Tuesday, November 13, 2007

Jay-Z / "American Gangster"

So much for leaving the rap game. Jay-Z is back with his second post-"retirement" album (and tenth overall), hoping to improve upon the mostly forgettable "Kingdom Come". If you weren't hinted off by the title, Jay was inspired to create the album based on the Ridley Scott film of the same name. The album ideally chronicles where the rapper would be had be chose to continue moving drugs (as he did prior to achieving fame) instead of becoming a rap entrepreneur, you know, like Denzel Washington's Frank Lucas character does in the film. Within this context, he still manages to name drop Roc-a-Fella records, sing about the life of parties and purchasing products too expensive for you to have heard of, and of course bitches. In other words, it's a Jay-Z album, but this time he's cross-marketing with a movie.

While the album unfortunately fails to differ topically from anything else in his post-"Reasonable Doubt" catalogue, listeners can at least find solace in the fact that it's at least a good Jay-Z album. It opens with possibly the best introduction track I've ever heard on a hip-hop album. It utilizes synths, strings, Spanish guitar, and various sound bytes and effects from the film. It leads brilliantly into the album's first song, "Pray". The production is grand, filling all possible space with sound and effects, as Jay lays down a crack rap good enough to be on par with Mobb Deep's "The Infamous". Opening with a number like this functions as both a blessing and a curse. As the track concluded, I felt that if he can keep this level up throughout the whole album he would produce something better than even his debut. Problem is, it's easily the best track on the album, so even great tracks like "American Dreamin'", "No Hook", and "Say Hello" seem slightly lesser in its wake.

The aforementioned "American Dreamin'" follows "Pray" and is great in its own right, enough so that the drop off from the previous track is minimal. Riding a quiet string backing, Jay continues to rhyme in the crack rap vein, albeit with an original twist based off his hypothetical story. Unfortunately, the lackluster "Hello Brooklyn 2.0" follows. The production features a frequently repeated and grating "Hello Brooklyn!" yell that sounds like it'd be more at place on the Beastie's "Check Your Head" than on a Jay-Z album. The song never gains momentum, and does little to advance the album. With fifteen tracks already on the album, I think it would have worked better had it been left off. At least it's followed by "No Hook" another track featuring film sound bytes, minimal production, and great rhymes.

It's after this track that Jay seemingly decides he isn't content to make a great album harking back to the days of his debut. "Roc Boys (And the Winner Is...)" is much more glossy than the preceding songs. "Sweet" shows signs of being a radio-friendly horn-based hip-hop track, and leads into the without a doubt radio-ready "I Know", which slows down to make way for the chill-out "Party Life". While all three are fine songs in themselves, they don't fit with the opening five numbers, and throw off the flow of the album. He opens the next track declaring "just the sound of this voice is a hit!" over a easy-going beat, before bizarrely entering a refrain that could never in a million years find its way to radio. An exerpt: "This is that ignorant shit you like. / Nigga fuck, shit, ass, bitch, trick, plus ice." The contradiction, in particular the vulgarity of the chorus, makes it hard to get into the song. However, it's followed by another great track, the aforementioned "Say Hello". Jay-Z recalls "Scarface" as he raps about being the bad guy, even though he came "up from the bottom" to become "mad fly". It's a testament to Jay-Z's talent that he's able to rap about such an over-used topic and still make it so interesting.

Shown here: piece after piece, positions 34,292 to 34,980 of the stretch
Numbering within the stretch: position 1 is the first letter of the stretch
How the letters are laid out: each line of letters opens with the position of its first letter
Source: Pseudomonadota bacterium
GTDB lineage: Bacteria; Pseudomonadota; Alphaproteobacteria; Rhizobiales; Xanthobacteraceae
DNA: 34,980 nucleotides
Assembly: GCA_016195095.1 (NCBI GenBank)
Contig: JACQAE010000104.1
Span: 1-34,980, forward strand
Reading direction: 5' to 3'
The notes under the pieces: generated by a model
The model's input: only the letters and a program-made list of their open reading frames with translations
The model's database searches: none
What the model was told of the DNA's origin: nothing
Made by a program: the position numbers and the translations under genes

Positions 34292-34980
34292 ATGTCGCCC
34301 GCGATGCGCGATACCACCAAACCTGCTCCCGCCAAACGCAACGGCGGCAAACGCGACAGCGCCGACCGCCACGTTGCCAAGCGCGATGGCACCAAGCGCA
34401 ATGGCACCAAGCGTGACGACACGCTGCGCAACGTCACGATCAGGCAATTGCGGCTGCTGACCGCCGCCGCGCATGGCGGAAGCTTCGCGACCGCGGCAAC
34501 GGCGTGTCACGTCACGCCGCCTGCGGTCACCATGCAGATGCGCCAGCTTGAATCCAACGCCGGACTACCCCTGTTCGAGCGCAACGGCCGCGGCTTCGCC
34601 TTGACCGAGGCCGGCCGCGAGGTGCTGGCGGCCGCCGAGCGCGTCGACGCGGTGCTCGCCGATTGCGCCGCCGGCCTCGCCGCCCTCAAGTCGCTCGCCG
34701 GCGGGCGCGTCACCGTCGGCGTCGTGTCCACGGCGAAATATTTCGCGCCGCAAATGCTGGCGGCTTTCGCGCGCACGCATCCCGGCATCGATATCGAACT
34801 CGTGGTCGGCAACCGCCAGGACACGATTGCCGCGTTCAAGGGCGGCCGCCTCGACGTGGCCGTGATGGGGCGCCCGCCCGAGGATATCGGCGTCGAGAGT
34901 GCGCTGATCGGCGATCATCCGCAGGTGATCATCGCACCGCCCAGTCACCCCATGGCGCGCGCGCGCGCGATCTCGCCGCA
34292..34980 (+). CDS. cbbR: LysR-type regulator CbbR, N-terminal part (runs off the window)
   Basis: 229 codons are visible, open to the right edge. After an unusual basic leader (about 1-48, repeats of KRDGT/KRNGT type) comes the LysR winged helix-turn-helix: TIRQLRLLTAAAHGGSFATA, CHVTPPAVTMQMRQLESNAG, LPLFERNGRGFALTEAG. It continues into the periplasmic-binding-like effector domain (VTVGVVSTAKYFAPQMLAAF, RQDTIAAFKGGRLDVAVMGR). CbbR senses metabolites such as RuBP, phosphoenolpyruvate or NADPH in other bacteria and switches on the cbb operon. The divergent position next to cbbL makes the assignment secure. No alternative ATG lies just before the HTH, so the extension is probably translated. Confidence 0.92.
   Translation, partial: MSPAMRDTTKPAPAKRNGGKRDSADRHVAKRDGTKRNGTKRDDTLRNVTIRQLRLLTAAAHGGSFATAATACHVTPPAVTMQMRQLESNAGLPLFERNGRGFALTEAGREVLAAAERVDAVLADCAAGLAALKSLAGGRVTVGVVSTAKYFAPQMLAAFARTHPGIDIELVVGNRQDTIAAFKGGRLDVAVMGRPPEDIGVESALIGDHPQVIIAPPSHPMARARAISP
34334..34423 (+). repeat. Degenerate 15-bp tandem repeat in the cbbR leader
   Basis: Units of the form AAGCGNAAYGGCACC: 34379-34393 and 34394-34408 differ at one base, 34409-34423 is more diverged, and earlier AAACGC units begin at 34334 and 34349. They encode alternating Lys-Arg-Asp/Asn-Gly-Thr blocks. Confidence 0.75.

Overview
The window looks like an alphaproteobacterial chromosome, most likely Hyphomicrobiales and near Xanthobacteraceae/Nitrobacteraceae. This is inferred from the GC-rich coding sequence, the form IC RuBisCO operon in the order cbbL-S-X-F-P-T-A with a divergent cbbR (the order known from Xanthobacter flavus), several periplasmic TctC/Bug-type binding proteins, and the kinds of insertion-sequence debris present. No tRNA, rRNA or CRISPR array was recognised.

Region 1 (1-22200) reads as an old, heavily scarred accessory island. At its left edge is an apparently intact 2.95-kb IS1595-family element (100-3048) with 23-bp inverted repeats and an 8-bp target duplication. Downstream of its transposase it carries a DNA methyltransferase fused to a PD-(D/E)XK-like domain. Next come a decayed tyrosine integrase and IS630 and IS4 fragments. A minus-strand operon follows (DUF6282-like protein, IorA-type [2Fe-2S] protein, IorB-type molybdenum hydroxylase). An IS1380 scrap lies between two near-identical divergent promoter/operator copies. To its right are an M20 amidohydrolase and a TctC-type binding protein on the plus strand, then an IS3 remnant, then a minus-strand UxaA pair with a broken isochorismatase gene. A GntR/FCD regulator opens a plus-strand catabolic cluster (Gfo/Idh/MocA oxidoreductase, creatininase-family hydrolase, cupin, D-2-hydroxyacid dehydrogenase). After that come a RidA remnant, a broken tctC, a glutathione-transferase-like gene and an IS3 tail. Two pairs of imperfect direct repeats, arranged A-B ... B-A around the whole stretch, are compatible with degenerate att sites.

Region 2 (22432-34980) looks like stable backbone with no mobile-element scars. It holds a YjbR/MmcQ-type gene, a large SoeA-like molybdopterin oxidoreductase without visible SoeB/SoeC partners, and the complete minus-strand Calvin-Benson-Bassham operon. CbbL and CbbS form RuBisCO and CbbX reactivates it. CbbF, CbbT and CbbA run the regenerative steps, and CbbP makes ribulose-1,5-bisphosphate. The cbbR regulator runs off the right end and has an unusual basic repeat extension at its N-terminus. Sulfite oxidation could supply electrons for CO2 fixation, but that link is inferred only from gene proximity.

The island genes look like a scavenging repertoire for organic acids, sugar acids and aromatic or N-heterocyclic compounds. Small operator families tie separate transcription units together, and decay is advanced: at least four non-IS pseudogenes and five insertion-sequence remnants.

The next two tracks, "Success" and "Fallin'", are up to par with most of the album, even if they aren't exceptional. The album is improved by the inclusion of two bonus tracks following "Fallin'": "Blue Magic" and "American Gangster". "Blue Magic" is a banger, featuring contributions from Pharrell Williams and creative use of sound effects. It's arugably the best production on the album since the opening three numbers. "American Gangster" is lead by horns recalling "Encore" from "The Black Album" as Hova smoothly executes verses as soul vocals form behind him. He makes damn sure the album ends on a high note, as a majority of the lines relate to riches acquired and 'American Dreams' achieved.

As piano and violin lead to the denouement of the album, I didn't care that he only really applied half these songs to the concept behind the album. I didn't care that halfway through, he dropped a series of songs more related to "The Blueprint" than anything else on the album. Because I was just glad that he'd helped me forget about "Kingdome Come". I was glad I could appreciate this album for how good it was, rather than simply because it's Jay-Z coming out of a rut, like the vastly over-rated "The Black Album". All I cared about at that moment in time, was that I had just finished listening to his best album in almost a decade. The next moment, I was pressing play again.

Rating: 8.4

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